Thursday, September 29, 2005


the loss of precision

Few people are capable of mental arithmetic anymore. Calculators have deskilled us. That would hardly seem to matter, except that many people can't even understand what the approximate answer to a numeric problem should be, to know if they have done the calculation properly. I can't count (without the aid of a calculator) the number of times a store clerk has produced a ridiculous calculation, and has had no awareness of how absurd the answer is. If you suggest that the calculation is wrong, they simply re-key the same incorrect sequence of numbers and operations, to produce the same wrong answer. They act as though you are stupid for doubting a calculator. For example, a constant problem is when a store advertises an extra 10% off already marked down prices. It seems no one who is paid a store clerk wage is able to figure the math for that.

A similar phenomenon is happening with spelling. For people who rarely write with pen and paper, spelling becomes more difficult. I have never been a good speller myself, but I realize that very few people really are. Few people know spelling rules anymore. Spell checkers have saved us much effort, but have become a crutch. We have stopped thinking about how words are composed, and speech has become disconnected from writing. I am not a linguist, but I suspect our pronunciation is gradually becoming less grounded in how a word is spelled. We are dropping syllables as we say words we long longer need to think about spelling.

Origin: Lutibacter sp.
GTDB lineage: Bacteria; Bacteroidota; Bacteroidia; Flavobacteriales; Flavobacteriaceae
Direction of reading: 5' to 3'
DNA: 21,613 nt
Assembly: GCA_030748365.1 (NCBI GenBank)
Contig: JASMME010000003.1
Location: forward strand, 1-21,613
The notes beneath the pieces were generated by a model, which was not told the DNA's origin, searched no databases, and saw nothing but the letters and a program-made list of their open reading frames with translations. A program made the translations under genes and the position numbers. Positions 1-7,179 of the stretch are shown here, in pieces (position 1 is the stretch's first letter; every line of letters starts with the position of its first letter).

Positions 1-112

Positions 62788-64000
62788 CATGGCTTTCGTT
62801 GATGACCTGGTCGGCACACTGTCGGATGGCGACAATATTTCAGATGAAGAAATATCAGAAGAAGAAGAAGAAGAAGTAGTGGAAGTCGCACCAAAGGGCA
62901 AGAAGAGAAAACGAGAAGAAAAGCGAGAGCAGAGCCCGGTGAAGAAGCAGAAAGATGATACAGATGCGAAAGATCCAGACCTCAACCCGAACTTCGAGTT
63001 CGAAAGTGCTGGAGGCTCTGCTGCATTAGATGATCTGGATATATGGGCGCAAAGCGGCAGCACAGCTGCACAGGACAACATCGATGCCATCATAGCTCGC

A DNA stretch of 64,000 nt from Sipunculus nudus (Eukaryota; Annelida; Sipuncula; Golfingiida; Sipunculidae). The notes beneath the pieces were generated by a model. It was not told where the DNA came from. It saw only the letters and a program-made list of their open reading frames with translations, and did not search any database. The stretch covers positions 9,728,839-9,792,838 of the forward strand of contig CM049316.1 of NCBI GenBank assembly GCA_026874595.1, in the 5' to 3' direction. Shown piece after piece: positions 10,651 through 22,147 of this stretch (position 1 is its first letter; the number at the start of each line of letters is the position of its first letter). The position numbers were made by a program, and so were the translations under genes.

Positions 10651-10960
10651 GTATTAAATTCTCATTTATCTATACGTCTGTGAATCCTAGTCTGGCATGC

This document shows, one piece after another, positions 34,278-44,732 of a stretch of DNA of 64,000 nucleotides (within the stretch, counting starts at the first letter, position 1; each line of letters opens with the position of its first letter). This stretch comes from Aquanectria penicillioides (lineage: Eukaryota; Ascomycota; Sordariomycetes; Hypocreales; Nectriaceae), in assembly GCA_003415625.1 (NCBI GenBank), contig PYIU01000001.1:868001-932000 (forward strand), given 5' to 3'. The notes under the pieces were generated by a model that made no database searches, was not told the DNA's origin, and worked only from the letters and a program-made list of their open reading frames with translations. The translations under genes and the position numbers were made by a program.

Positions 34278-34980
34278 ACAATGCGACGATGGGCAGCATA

The next big shift will happen as voice recognition matures to allow speaker-independent input in noisy environments. With that, we may finally stop writing altogether, expect for formal pieces. Dictation will change how we relate to words. If voice recognition is accurate enough that we don't need to watch a screen as we talk, we may end up rambling, just as we do in ordinary speech. But we won't have a companion who asks questions to check the meaning of the rambling. If our relationship to words become more oral, then we run the risks that accompany slang. People mimic words and phrases without a proper understanding of what the phrase is intended to mean. I notice people often use slang phrases in the exact opposite way they were intended.

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